Some Democrats and anti-war critics are now claiming we manipulated the intelligence and misled the American people about why we went to war. These critics are fully aware that a bipartisan Senate investigation found no evidence of political pressure to change the intelligence community's judgments related to Iraq's weapons programs.

This is not the full and accurate explanation of the controversy at hand. The issue of whether the Bush administration misled the nation in the run-up to the war has two components. The first is the production of the intelligence related to WMDs and the supposed al Qaeda-Sadam connection. The second is how the Bush crowd represented the intelligence to the public when trying to make the case for war. As for the first, the Senate intelligence committee report did say the committee had found no evidence of political pressure. But Democratic members of the committee and others challenged this finding. Several committee Democrats pointed to a CIA independent review on the prewar intelligence, conducted by a panel led by Richard Kerr, former deputy director of the CIA, which said,

Requests for reporting and analysis of [Iraq's links to al Qaeda] were steady and heavy in the period leading up to the war, creating significant pressure on the Intelligence Community to find evidence that supported a connection.

More to the point, Kerr told Vanity Fair that intelligence analysts did feel pressured by the go-to-war gang. The magazine in May 2004 reported,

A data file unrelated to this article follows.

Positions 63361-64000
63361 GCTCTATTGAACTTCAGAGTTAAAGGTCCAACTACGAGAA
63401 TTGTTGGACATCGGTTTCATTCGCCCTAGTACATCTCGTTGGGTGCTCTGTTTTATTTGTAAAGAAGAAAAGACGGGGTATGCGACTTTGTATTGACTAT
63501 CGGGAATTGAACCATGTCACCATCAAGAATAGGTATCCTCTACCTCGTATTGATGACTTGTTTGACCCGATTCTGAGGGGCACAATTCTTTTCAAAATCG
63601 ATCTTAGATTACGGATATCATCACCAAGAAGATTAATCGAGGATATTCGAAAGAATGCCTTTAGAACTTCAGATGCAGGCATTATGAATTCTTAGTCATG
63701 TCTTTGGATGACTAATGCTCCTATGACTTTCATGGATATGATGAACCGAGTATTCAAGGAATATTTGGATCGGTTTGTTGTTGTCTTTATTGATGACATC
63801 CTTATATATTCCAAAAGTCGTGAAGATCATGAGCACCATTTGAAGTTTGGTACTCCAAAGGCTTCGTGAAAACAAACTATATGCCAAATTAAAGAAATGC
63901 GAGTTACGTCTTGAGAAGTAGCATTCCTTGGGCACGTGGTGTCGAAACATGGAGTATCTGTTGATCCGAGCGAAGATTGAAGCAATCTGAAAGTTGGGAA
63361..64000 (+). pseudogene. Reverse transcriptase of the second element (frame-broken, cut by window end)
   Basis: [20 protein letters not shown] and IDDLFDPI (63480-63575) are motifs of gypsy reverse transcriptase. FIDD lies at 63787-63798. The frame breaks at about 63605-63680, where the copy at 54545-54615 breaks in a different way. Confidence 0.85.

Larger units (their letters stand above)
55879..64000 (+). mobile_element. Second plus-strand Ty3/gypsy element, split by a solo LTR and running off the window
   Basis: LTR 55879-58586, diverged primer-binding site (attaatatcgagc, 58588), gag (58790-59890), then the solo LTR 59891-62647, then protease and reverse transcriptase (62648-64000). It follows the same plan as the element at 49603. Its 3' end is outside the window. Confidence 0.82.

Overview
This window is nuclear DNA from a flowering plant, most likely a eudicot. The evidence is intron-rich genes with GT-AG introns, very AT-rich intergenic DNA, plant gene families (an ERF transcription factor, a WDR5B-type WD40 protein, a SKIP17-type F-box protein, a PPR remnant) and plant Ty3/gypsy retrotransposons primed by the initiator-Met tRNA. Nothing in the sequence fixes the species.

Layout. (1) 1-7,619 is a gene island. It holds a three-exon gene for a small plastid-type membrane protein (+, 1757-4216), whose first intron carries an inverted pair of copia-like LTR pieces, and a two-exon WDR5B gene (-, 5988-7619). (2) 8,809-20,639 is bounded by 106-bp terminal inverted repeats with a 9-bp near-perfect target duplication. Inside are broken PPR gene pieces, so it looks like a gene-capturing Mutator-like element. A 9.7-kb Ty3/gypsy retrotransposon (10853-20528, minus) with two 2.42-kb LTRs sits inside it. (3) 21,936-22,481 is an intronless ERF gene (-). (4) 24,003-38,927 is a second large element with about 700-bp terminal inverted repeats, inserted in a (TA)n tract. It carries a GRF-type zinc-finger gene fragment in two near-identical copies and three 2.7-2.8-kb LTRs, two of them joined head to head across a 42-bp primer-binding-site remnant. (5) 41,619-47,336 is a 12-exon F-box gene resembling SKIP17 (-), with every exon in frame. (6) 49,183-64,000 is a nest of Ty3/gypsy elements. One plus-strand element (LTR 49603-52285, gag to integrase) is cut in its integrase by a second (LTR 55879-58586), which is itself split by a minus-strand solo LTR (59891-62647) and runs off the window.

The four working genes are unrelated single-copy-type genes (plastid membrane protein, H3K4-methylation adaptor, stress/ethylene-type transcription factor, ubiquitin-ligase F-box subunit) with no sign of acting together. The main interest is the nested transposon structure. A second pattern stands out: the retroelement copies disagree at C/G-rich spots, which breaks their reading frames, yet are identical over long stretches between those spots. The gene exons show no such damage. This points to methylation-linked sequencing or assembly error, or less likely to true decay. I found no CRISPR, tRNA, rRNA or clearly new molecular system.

"There was a lot of pressure, no question," says Kerr. "The White House, State, Defense were raising questions, heavily on W.M.D. and the issue of terrorism. Why did you select this information rather than that? Why have you downplayed this particular thing?...Sure, I heard that some of the analysts felt pressure. We heard about it from friends. There are always some people in the agency who will say, 'We've been pushed to hard.' Analysts will say, 'You're trying to politicize it.' There were people who felt there was too much pressure. Not that they were being asked to change their judgments, but there were being asked again and again to restate their judgments--do another paper on this, repetitive pressures. Do it again."

Was it a case, then, of officials repeatedly asking for another paper until they got the answer they wanted? "There may have been some of that," Kerr concedes. The requests came from "primarily people outside asking for the same paper again and again. There was a lot of repetitive tasking. Some of the analysts felt this was unnecessary pressure. The repetitive requests, Kerr made clear, came from the C.I.A.'s "senior customers," including "the White House, the vice president, State, Defense, and the Joint Chiefs of Staff."